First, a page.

By Roger Wohlner
Many people wonder whether they can continue to work while collecting Social Security benefits. The answer is yes, but there are a few things to be aware of.
Your full retirement age (FRA)
Your FRA is a key part of determining how working can impact your Social Security benefits. Full retirement age is the age at which you are eligible for unreduced benefits. For those born from 1943-1954, their FRA is 66. For those born in 1955 it is 66 years and two months. FRA increases by two months for each birth year after that until it reaches age 67 for those born in 1960 or later.
Annual earnings limit
The Social Security Administration establishes an annual earnings limit for those who are receiving benefits and have not reached their FRA. For 2022, this limit is $19,560. For every $2 of earned income over this limit, your Social Security benefit would be reduced by $1. Earned income means income from employment or self-employment. It does not include interest or dividend income, income from investments or from a pension or an annuity.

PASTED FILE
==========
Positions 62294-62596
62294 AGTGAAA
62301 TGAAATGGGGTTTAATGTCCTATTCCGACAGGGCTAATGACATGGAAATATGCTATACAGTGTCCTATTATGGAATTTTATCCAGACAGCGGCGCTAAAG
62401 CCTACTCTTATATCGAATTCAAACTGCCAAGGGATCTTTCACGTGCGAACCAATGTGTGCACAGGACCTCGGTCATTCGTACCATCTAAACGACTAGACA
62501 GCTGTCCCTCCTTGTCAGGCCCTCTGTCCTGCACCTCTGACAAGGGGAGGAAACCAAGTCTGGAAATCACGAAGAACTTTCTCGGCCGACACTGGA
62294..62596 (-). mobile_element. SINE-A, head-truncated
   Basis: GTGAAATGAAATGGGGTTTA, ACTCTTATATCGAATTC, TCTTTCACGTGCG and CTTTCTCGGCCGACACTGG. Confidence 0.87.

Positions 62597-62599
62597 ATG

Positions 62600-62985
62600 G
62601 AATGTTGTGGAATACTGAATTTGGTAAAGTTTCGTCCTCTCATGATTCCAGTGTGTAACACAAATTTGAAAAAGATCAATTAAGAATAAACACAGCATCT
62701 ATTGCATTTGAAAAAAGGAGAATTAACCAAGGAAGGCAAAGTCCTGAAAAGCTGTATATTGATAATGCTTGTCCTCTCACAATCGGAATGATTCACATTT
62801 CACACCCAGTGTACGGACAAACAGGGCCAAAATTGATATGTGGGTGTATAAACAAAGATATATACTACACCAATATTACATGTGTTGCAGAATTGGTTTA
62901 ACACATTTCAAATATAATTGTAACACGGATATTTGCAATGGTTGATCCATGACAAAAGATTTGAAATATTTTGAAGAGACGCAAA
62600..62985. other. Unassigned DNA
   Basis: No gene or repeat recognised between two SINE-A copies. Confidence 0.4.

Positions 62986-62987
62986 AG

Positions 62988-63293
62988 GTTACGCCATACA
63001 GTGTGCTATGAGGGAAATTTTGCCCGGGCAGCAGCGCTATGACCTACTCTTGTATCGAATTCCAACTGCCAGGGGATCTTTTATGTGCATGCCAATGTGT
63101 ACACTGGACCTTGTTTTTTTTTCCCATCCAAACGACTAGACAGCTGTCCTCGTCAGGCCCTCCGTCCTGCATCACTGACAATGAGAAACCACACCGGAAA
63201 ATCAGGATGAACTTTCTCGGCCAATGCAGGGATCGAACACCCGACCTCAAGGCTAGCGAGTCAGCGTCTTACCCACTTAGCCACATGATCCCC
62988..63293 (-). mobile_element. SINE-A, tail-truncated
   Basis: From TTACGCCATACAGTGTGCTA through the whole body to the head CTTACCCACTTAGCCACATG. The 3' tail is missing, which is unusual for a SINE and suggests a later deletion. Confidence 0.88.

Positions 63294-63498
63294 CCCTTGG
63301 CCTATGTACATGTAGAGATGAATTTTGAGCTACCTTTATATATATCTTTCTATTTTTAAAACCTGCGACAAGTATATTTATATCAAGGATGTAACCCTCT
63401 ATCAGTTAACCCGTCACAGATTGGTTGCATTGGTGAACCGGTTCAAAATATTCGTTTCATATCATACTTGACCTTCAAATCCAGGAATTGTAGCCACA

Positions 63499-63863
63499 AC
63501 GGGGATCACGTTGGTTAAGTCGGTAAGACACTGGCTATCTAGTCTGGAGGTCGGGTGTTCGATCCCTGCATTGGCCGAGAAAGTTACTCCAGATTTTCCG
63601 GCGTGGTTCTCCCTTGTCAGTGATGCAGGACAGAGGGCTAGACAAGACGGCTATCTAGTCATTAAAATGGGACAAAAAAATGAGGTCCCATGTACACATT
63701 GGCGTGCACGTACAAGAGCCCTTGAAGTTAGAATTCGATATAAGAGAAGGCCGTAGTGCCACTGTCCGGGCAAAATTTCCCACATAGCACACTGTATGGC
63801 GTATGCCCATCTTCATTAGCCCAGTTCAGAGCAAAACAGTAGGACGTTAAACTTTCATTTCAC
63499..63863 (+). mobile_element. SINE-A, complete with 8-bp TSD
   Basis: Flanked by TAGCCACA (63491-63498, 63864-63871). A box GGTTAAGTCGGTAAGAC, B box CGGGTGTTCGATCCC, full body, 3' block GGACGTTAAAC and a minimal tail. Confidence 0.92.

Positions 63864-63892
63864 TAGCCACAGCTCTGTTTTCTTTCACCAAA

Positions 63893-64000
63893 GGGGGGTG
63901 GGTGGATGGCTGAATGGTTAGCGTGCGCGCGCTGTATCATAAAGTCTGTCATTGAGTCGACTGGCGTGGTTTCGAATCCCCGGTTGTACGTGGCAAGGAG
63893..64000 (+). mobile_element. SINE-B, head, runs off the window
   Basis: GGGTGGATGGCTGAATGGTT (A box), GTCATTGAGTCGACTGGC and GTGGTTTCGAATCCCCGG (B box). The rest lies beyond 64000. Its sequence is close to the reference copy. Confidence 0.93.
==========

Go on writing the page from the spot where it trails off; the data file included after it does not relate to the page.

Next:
For example, if your earned income is $24,560, the benefit reduction would be $2,500.
In the year that you reach your FRA, the 2022 earnings limit is $51,960 with a benefit reduction of $1 for every $3 of earned income over this limit.
Once you reach your FRA, there is no benefit reduction regardless of the amount of earned income that you have.
What happens to benefits withheld?
Benefits withheld due to earnings exceeding the annual earnings limit in the years before reaching your FRA are not lost to you. Rather, once you reach your FRA you receive credit for any benefits withheld. These withheld benefits will be returned to you in the form of higher benefit payments.
Social Security benefits can be subject to federal income taxes, regardless of whether or not you are working. Whether or not your benefits are taxed depends on your overall income. Working can, however, push you into a higher tax level for your benefits.
Taxes on Social Security benefits are based on your level of combined income. This includes your adjusted gross income (AGI) from your tax return plus any tax-exempt interest income earned plus one-half of your Social Security benefits for the year.
For those filing as single:
If your combined income is between $25,000 and $34,000 you may have to pay taxes on up to 50% of your benefits.